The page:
Hear from experts in the field on fascinating historical topics and gain new strategies and tools to help you with the “nuts and bolts” of running your historical society.  Follow the History Track or the Skills Track, based on your preferences and needs. Or, mix and match, based on your interests. 

Friday Workshops

10:30am - 11:45am

California's 1868 Earthquake
Richard Schwartz, Writer and Historian

Did you ever wonder what it was like to be in the largest known earthquake unleashed on the Hayward Fault?  Explore first-hand accounts of people who lived through the October 21, 1868 Hayward Fault Earthquake.  The severity of the damage will haunt you: Fissures opened in the earth, beds flew from one side of a room to the other and back, people in some locations fell and were unable to rise for the duration of the quake. Damage and deaths occurred around the bay.  Photos, illustrations and newspapers will illuminate the history in the Bay Area before, during, and after the event and reveal the cultural changes that occurred because of this quake.

Exhibition Management
Todd Shulman, Founder and President, Napa Police Historical Society

Mounting an exhibition can be a daunting task.  However, it can also be a rewarding way to increase awareness of your group’s identity and collections. This session will provide a very broad overview of the exhibition planning and management process, from conceptualization, to creation, to evaluation. Attendees will leave with a list of available resources and a renewed interest in exhibiting their group’s artifacts and documents.

Thinking Like an Archivist Part I: Where Should We Start?
Lauren Lassleben, Archivist, The Bancroft Library

This session will cover such topics as establishing an archival collecting policy for your institution, surveying records in the field, donor relations, the importance of using deeds of gift, gaining intellectual and physical control of new collections, how to handle various record formats, the difference between organizational records and personal papers, and what basic record-keeping procedures are needed when a collection is received. 

1:45pm - 3:00pm 

San Francisco's Landmarks - The Real History Revealed
Catherine Accardi, Author and Historian

This will not be the traditional story of San Francisco’s city, state, and national landmarks.  Of course, San Francisco is one of the most recognized and beloved cities in the United States, and is a city brilliantly illustrated through a visual history of over 400 designated landmarks.  However, there are many hidden tales behind some of these landmarks, including fascinating urban legends and intriguing secrets, all waiting to be told.  Using over 150 historic, vintage images of San Francisco landmarks from private collections and local and national archives, explore the back stories that will make San Francisco even more intriguing!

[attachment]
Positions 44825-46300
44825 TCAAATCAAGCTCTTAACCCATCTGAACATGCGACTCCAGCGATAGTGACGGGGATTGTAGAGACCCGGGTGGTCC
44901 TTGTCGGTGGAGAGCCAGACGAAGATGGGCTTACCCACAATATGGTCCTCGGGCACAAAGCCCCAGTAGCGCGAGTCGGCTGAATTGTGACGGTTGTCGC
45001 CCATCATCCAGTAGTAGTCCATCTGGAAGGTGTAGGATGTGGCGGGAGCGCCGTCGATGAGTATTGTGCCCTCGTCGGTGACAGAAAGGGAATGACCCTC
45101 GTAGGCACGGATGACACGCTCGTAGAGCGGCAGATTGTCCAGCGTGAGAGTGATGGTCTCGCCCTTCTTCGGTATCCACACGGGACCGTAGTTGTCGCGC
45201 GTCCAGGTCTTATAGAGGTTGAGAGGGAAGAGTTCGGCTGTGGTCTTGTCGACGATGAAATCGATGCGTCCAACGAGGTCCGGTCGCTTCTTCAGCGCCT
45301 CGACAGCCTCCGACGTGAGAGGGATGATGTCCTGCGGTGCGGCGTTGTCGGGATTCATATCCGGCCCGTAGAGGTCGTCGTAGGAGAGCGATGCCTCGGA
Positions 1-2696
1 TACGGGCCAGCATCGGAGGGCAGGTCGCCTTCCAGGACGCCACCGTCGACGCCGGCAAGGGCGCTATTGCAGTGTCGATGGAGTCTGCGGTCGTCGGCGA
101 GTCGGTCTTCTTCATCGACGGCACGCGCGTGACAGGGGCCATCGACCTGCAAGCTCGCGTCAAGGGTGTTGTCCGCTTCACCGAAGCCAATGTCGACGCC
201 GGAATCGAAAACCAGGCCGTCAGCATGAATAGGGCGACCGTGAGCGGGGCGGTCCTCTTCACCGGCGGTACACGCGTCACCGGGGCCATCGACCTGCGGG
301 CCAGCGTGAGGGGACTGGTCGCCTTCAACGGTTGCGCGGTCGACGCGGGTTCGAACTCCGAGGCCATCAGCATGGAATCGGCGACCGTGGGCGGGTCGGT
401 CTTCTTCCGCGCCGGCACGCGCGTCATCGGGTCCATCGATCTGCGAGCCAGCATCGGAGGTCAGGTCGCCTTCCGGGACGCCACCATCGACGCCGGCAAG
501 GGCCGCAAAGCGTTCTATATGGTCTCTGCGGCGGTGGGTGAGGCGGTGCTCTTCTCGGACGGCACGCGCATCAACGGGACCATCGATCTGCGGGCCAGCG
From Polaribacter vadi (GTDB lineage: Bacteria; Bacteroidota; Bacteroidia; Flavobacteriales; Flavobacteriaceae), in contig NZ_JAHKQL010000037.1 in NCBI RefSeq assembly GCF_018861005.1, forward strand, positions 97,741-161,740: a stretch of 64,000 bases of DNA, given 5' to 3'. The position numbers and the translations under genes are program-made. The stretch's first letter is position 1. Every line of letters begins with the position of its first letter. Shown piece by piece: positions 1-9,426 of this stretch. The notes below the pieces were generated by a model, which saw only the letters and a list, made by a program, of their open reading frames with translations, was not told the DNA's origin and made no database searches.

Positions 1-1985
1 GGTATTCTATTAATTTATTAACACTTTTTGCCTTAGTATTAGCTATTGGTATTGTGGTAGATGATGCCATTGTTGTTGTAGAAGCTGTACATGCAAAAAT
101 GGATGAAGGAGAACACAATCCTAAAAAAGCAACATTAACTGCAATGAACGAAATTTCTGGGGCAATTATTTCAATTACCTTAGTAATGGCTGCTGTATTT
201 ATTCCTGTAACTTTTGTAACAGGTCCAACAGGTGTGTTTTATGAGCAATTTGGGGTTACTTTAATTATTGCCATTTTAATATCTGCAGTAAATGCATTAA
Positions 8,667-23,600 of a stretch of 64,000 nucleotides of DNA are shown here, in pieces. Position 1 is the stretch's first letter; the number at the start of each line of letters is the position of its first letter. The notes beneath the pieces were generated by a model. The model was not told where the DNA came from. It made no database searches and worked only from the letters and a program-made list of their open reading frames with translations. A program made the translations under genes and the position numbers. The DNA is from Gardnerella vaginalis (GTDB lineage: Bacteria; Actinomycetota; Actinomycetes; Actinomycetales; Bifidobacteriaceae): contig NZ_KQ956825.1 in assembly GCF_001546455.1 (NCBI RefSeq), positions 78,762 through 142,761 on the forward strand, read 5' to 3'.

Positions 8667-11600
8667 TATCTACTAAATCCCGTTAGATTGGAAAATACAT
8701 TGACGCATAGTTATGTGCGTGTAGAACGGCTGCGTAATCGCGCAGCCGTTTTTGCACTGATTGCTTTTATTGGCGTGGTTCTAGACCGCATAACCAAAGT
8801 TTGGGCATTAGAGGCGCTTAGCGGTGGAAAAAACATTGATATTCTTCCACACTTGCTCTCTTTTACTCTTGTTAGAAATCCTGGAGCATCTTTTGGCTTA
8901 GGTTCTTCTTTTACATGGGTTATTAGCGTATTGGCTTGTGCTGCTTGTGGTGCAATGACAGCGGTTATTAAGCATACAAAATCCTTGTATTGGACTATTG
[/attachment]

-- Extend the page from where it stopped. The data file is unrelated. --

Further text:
Thinking Like an Archivist: What Are the Next Steps?
Lauren Lassleben, Archivist, The Bancroft Library

This session will include such topics as establishing archival storage and work space, buying and using archival storage supplies, doing initial research before working on a collection, various levels of archival processing, the minimal amount of processing needed before a collection can be opened for research, some strategies for dealing with an archival backlog, preservation issues, potential privacy issues and restrictions, and archival ethics.

Using Newspapers as Source Material
Richard Schwartz, Writer and Historian

This session will address how to research history utilizing old newspapers as primary source materials. Learn how to perform the research, how to quickly navigate a particular newspaper, how to organize your finds, document them, and use your research time efficiently.  Explore the great values of using information found in newspapers as well as any possible suspect aspects of this material. Address both the minute information and the many unconscious cultural traits that can be gleaned from a newspaper and the surprise wells of information that can be found by accident. Learn how information and reporting met the needs of the reader and newspaper companies of the day and how those needs have changed over time - as well as how newspaper research methods have dramatically changed over the past twenty years. 

Saturday Workshops

2:00pm - 3:15pm

Juan Bautista de Anza National Historic Trail
Beverly Lane, Director, East Bay Regional Park District and BriAnna Weldon, Outdoor Recreation Planner, Juan Bautista de Anza National Historic Trail